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Posted by on Nov 2, 2017 in Science tech, Tech Trending | 0 comments

This Robot Snake Means You No Harm, Really

This Robot Snake Means You No Harm, Really

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If you’ve never had a robot snake constrict around your leg, let me tell you, it’s a weird feeling. As it curls its way up your ankle, then shin, then finally wraps around your knee, it gets tighter and tighter. Fortunately, unlike a real snake, it doesn’t have teeth. Unfortunately, also unlike a real snake, it’s made of metal joints that pinch harder and harder until you say, “OK, that’s enough,” and the young man at the controls hits a button and calls off the machine.

Here at the Biorobotics Lab at Carnegie Mellon University, there’s a veritable menagerie of mechatrons. The snake slithers, a robot insect crawls about, and a wheeled biped speeds down the hallway—until you try to give it a push and it crashes into a wall. This is the strange melding of animal and machine, looking to nature not to copy it one-for-one, but to find inspiration in the bodies that evolution has crafted over millions of years.

But snakes, why did it have to be snakes? Because serpents have a lot to teach us about locomotion that looks nothing like our own. Snakes can swim, they can climb, they can slither forward and sidewind sideways to tackle virtually any kind of environment. Hell, they can even fly. Snakes also come in a convenient shape that can squeeze into tight spaces—which might be handy one day for rescue robotics. (These researchers did take their robot snake to Mexico after September’s monster quake to explore collapsed buildings for survivors. The problem, though, is that for the time being it’s better to hunt for signs of life with microphones than it is to visually probe the rubble.)

Carnegie’s snake robot is a modular machine made of 16 motors known as actuators. Think of these as a whole bunch of joints running down the body, making the robot highly dexterous. By manipulating the actuators in the right sequence, the researchers can get the snake to pull off a surprising range of movements, from undulating like a sine wave (think about someone doing the worm) to constricting up legs.

It isn’t built exactly like a snake because, well, it’s impossible to replicate all those bones and muscles. The robot is an homage to a snake, not a copy of one. “This is going to prohibit you from achieving exactly what we’re able to observe in biology,” says CMU roboticist Matt Travers. “But it also means that there’s going to be things that this robot can do that a biological snake can’t.” For instance, rapidly rolling around like an alligator tearing a piece of flesh off a buffalo.

There’s an interesting interplay here between nature and robotics. First of all, it’s about teasing apart the subtleties of biological locomotion. Travers and other researchers, for instance, did experiments that revealed how sidewinders can move up a slope in loose sand. Turns out the snakes ripple with two different waves, one that grips the ground while the other bit moves forward. They then reprogrammed their robot to do the same—and sure enough, it was better able to tackle the same kind of slope.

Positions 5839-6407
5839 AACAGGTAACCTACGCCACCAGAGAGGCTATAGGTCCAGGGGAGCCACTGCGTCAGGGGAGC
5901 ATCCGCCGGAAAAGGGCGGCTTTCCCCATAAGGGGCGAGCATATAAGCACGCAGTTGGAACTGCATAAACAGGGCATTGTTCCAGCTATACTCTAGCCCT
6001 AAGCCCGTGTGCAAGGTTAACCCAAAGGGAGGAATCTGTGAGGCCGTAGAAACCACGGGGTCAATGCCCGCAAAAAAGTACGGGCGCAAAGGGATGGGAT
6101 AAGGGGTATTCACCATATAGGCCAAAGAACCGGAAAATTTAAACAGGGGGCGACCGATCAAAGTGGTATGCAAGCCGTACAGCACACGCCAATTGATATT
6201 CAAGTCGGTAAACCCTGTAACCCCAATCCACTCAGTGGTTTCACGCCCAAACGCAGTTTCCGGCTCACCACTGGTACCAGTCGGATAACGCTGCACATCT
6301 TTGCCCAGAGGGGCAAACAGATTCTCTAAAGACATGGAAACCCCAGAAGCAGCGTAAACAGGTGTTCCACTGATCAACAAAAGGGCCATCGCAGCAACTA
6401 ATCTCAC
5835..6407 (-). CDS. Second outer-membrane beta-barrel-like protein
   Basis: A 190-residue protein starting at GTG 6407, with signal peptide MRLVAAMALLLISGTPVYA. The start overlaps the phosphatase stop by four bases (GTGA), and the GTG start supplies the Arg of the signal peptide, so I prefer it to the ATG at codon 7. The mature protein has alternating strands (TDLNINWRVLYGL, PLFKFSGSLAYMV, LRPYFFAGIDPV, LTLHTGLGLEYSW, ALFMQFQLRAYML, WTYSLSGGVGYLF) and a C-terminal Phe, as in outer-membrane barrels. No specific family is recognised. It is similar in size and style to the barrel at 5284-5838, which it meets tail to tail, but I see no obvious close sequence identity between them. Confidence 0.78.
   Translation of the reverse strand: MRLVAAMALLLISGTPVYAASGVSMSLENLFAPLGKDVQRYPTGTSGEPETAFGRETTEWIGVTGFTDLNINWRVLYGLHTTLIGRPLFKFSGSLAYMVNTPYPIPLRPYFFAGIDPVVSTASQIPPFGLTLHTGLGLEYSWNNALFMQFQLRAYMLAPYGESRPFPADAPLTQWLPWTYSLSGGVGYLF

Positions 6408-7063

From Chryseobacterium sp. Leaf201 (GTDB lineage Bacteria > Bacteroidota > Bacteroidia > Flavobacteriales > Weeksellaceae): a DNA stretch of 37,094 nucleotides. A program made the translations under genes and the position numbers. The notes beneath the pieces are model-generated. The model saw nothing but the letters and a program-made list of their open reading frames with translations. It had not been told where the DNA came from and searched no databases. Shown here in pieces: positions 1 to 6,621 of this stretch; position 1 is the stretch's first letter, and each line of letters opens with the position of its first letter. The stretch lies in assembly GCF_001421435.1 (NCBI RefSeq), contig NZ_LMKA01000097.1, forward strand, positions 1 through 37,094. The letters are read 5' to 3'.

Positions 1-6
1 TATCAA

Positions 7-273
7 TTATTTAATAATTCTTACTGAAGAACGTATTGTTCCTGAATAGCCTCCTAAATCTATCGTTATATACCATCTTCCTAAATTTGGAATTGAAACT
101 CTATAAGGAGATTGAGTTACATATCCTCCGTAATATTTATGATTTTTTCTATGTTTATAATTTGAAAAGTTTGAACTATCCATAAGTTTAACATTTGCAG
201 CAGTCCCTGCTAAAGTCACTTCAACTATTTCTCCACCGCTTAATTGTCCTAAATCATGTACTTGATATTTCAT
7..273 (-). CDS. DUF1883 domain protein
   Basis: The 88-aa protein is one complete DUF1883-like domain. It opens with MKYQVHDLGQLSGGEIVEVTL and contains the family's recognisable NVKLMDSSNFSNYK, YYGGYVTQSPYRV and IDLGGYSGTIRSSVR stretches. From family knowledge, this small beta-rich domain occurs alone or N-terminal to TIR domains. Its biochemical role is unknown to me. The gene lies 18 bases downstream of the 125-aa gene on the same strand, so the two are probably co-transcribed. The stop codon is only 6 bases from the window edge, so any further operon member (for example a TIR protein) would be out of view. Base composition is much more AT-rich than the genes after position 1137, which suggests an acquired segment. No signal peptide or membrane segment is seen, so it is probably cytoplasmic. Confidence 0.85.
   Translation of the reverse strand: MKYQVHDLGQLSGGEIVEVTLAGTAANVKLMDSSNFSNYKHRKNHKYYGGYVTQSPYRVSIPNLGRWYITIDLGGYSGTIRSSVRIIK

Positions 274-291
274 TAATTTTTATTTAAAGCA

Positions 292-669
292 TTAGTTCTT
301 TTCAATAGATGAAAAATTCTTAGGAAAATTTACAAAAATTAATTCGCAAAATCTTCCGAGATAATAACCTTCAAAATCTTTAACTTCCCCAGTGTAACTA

What you really want, though, is a robot snake that can feel. So this lab’s next-gen snake is made of actuators that can sense the force placed on it. “So now we have this robot that can not only move and looks like biology, but it can feel just like a biological system may,” says CMU roboticist Howie Choset. “So like when you’re walking through the woods, you’re not planning every possible footstep. Your feet are sort of feeling their way as you go along.”

That means that in the lab, this robot can somewhat autonomously navigate a forest of plastic pegs stuck into a large board. An operator tells the snake to move forward at a certain speed, and the machine senses how much force each of its actuators is putting on the pegs. Too much force is bad, since that might get the robot stuck, so the machine cuts a path forward through the pegs that minimizes that pressure.

This kind of sensitivity will be essential for robots going forward, as they work alongside humans. (It’s far more likely that robots will help humans at their jobs, not displace them.) Think about a hulking arm that builds cars, and how far away from it you want to be at all times. New robotic arms, though, can sense the forces placed on their joints and immediately halt if they bump into you.

And it’s not just about safety. If we’re going to work with robots, we’re going to have to communicate both verbally and nonverbally. Say you’re carrying a sofa with a robot, you on one side and the machine on the other. If the robot isn’t able to sense your pushing and pulling, someone is going to get hurt and/or bust a sofa.

So by taking cues from the animal kingdom, engineers can and will get to a place where robots not only move more naturally, but that feel and react to their environment. And that, my friends, is why it had to be snakes.

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